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October 13, 2021
David Burda
Consumerism Economics Outcomes

The Real Test of Health Literacy

Well, maybe people are little more informed about their health benefits and a little more health literate than I thought. Maybe. 

Sowing that seed of doubt in my mind is the new 2021 Workplace Wellness Survey conducted by the Employee Benefit Research Institute and Greenwald Research. You can download 33 pages of survey results here

The findings give people with employer-sponsored health insurance a little more credit than I did in a recent podcast, “Are Employer and Employee Health Benefits Falling in Line? and a recent column, “Health Literacy: Assembly Required.” 

The findings are based on a survey of 2,016 full- and part-time employees in the U.S. Ninety percent of the respondents obtained their health benefits through an employer or union directly or indirectly. 

Of the benefits they receive through an employer or union, employees said they understand their health benefits more than other types of benefits offered. Sixty-nine percent said they understand their health benefits “extremely” or “very” well compared with benefits to help financial well-being (55 percent), benefits to help emotional well-being (54 percent) and voluntary or supplemental benefits (53 percent).

Further, 65 percent of the respondents described themselves as being “extremely” or “very” confident in their ability to make informed decisions about their employee benefits, including health coverage. 

Understanding and confidence, apparently, translate into satisfaction as 63 percent of the respondents said they were “extremely” or “very” satisfied with their health insurance. Another 28 percent said that they were “somewhat” satisfied with their health insurance.   

It’s at this point in reading the EBRI/Greenwald report that I asked myself, “Who are these people?” Are two-thirds of any group of employees anywhere satisfied with anything that its company does? Other than free coffee, I can’t think of anything.

But my faith was restored after getting to sections of the report that talked about affordability of health benefits. People may understand their health benefits, have confidence in picking them and be satisfied with them, but that doesn’t make medical care cheap.

Thirty-three percent of the respondents said their healthcare costs increased this year with 21 percent citing medical- or health-related debt as a “major problem.”

Of those who experienced higher healthcare costs this year:

  • 48 percent said they delayed going to the doctor
  • 48 percent said they increased their credit card debt 
  • 46 percent said they took out a loan or made a withdrawal from their retirement plan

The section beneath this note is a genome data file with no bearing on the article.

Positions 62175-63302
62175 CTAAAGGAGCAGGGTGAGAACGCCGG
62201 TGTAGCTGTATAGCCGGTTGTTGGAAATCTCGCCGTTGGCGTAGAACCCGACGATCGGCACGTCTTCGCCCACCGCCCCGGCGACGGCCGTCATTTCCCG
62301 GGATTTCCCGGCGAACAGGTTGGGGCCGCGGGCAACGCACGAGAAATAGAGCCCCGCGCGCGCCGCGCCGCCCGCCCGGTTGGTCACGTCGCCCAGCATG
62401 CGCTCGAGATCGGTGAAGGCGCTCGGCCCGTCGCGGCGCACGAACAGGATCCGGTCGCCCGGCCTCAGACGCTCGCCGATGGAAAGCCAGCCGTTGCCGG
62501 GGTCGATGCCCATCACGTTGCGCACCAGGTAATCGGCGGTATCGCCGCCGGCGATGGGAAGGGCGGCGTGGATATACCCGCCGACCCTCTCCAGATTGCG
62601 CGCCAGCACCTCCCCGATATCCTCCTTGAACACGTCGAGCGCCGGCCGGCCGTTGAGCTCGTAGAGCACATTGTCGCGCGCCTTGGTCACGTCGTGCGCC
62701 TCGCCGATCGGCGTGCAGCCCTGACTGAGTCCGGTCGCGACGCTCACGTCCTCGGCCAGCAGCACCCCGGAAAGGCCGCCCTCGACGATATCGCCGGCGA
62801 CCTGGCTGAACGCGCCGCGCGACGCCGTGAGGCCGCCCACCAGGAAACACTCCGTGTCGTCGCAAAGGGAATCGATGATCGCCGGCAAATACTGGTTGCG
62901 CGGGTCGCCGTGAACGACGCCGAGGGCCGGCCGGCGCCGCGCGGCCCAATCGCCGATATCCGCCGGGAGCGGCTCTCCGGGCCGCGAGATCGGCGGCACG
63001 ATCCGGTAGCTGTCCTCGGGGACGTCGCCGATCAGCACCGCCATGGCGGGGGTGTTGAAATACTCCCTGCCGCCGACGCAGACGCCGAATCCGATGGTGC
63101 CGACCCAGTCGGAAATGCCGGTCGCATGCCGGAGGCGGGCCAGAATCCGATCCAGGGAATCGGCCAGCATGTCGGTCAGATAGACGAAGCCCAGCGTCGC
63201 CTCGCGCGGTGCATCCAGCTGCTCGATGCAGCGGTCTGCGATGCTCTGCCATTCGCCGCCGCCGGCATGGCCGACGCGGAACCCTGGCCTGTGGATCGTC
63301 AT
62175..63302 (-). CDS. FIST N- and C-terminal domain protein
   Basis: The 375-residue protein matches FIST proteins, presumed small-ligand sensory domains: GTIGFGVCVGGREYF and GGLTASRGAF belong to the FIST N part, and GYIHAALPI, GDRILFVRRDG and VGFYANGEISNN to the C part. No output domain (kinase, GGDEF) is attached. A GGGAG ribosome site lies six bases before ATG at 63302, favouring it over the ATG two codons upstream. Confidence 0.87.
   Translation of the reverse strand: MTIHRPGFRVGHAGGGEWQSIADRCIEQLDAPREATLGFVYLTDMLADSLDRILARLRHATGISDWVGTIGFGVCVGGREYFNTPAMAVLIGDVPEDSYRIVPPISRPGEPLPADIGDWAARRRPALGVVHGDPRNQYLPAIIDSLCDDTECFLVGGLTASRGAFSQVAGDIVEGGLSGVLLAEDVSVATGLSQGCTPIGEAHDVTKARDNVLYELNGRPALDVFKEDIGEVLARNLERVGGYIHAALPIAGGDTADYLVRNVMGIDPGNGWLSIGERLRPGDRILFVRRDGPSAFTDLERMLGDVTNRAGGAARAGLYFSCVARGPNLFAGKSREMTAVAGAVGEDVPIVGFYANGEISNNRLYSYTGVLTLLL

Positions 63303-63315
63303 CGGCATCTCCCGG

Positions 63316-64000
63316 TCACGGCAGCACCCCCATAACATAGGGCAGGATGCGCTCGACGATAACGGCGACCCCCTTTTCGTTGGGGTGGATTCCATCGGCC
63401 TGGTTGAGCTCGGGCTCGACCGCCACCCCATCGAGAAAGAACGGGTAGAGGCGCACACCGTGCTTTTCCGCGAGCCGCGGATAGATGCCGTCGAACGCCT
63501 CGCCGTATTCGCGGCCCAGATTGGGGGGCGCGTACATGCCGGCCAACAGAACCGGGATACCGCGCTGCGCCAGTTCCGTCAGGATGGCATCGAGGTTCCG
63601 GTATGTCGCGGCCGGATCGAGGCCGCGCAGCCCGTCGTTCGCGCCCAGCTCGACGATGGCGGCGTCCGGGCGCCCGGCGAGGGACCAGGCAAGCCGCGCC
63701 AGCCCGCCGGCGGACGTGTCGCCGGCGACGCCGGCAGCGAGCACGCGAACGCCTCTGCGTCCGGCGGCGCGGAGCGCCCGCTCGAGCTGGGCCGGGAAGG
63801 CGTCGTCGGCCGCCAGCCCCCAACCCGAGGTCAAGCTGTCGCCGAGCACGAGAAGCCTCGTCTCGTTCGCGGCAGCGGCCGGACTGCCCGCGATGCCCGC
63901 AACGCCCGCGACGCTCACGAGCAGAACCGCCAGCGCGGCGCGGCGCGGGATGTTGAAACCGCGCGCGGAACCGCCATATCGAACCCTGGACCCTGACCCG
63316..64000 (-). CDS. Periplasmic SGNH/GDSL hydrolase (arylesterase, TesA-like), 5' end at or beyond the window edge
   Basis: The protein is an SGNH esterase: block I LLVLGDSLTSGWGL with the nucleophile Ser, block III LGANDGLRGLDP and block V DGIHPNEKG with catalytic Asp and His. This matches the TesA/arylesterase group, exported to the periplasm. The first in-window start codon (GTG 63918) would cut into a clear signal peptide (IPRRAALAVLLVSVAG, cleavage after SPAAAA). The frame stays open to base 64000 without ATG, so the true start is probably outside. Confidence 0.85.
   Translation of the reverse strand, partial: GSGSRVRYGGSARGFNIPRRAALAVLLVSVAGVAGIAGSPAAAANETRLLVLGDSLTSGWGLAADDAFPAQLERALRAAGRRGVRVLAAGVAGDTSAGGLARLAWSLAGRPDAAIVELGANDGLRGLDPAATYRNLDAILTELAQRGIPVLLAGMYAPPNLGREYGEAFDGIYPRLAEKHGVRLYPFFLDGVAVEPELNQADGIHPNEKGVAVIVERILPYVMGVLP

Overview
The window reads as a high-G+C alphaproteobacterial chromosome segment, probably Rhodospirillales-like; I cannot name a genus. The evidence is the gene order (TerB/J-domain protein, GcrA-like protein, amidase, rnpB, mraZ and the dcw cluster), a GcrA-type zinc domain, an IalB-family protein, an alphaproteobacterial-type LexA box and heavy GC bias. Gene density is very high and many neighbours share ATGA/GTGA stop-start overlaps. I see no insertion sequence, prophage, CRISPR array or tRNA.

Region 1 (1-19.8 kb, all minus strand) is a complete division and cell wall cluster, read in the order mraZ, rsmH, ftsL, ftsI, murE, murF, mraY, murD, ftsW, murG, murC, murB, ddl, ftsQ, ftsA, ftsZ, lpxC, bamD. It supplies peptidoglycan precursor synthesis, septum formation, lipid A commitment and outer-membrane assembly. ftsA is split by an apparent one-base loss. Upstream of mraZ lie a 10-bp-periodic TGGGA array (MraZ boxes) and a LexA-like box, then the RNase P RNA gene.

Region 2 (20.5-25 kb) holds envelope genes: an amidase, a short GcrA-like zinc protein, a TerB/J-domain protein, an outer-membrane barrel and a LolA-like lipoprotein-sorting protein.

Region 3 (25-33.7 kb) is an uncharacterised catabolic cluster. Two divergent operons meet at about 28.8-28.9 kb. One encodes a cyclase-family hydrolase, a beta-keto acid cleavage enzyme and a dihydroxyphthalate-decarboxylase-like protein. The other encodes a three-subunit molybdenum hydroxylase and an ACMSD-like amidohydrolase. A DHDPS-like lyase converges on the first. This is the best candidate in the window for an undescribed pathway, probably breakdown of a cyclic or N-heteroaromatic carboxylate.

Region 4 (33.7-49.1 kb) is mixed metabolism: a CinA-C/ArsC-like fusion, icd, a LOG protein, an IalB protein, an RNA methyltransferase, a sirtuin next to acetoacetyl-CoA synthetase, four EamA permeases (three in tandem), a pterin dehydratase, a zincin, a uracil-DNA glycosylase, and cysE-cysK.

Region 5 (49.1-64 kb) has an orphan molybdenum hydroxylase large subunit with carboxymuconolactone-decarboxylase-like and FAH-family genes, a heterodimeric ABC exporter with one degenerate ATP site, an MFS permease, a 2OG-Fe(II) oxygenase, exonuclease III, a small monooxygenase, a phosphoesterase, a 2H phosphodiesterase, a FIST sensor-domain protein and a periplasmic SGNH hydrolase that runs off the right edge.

• 42 percent said they had difficulties paying for basic necessities
  • 40 percent said they had difficulties paying other bills

In my opinion, the real question raised by the EBRI/Greenwald survey is at what point does medical care get so expensive and so unaffordable that employees are “extremely” or “very” dissatisfied with health benefits offered by their employers and demand change?

That will be the real test of health literacy—knowing that you’re paying too much for too little. 

Thanks for reading.  

About the Author

David Burda

David Burda began covering healthcare in 1983 and hasn’t stopped since. Dave writes this monthly column “Burda on Healthcare,” contributes weekly blog posts, manages our weekly newsletter 4sight Friday, and hosts our weekly Roundup podcast. Dave believes that healthcare is a business like any other business, and customers — patients — are king. If you do what’s right for patients, good business results will follow.

Dave’s personnel experiences with the healthcare system both as a patient and family caregiver have shaped his point of view. It’s also been shaped by covering the industry for 40 years as a reporter and editor. He worked at Modern Healthcare for 25 years, the last 11 as editor.

Prior to Modern Healthcare, he did stints at the American Medical Record Association (now AHIMA) and the American Hospital Association. After Modern Healthcare, he wrote a monthly column for Twin Cities Business explaining healthcare trends to a business audience, and he developed and executed content marketing plans for leading healthcare corporations as the editorial director for healthcare strategies at MSP Communications.

When he’s not reading and writing about healthcare, Dave spends his time riding the trails of DuPage County, IL, on his bike, tending his vegetable garden and daydreaming about being a lobster fisherman in Maine. He lives in Wheaton, IL, with his lovely wife of 40 years and his three children, none of whom want to be journalists or lobster fishermen.

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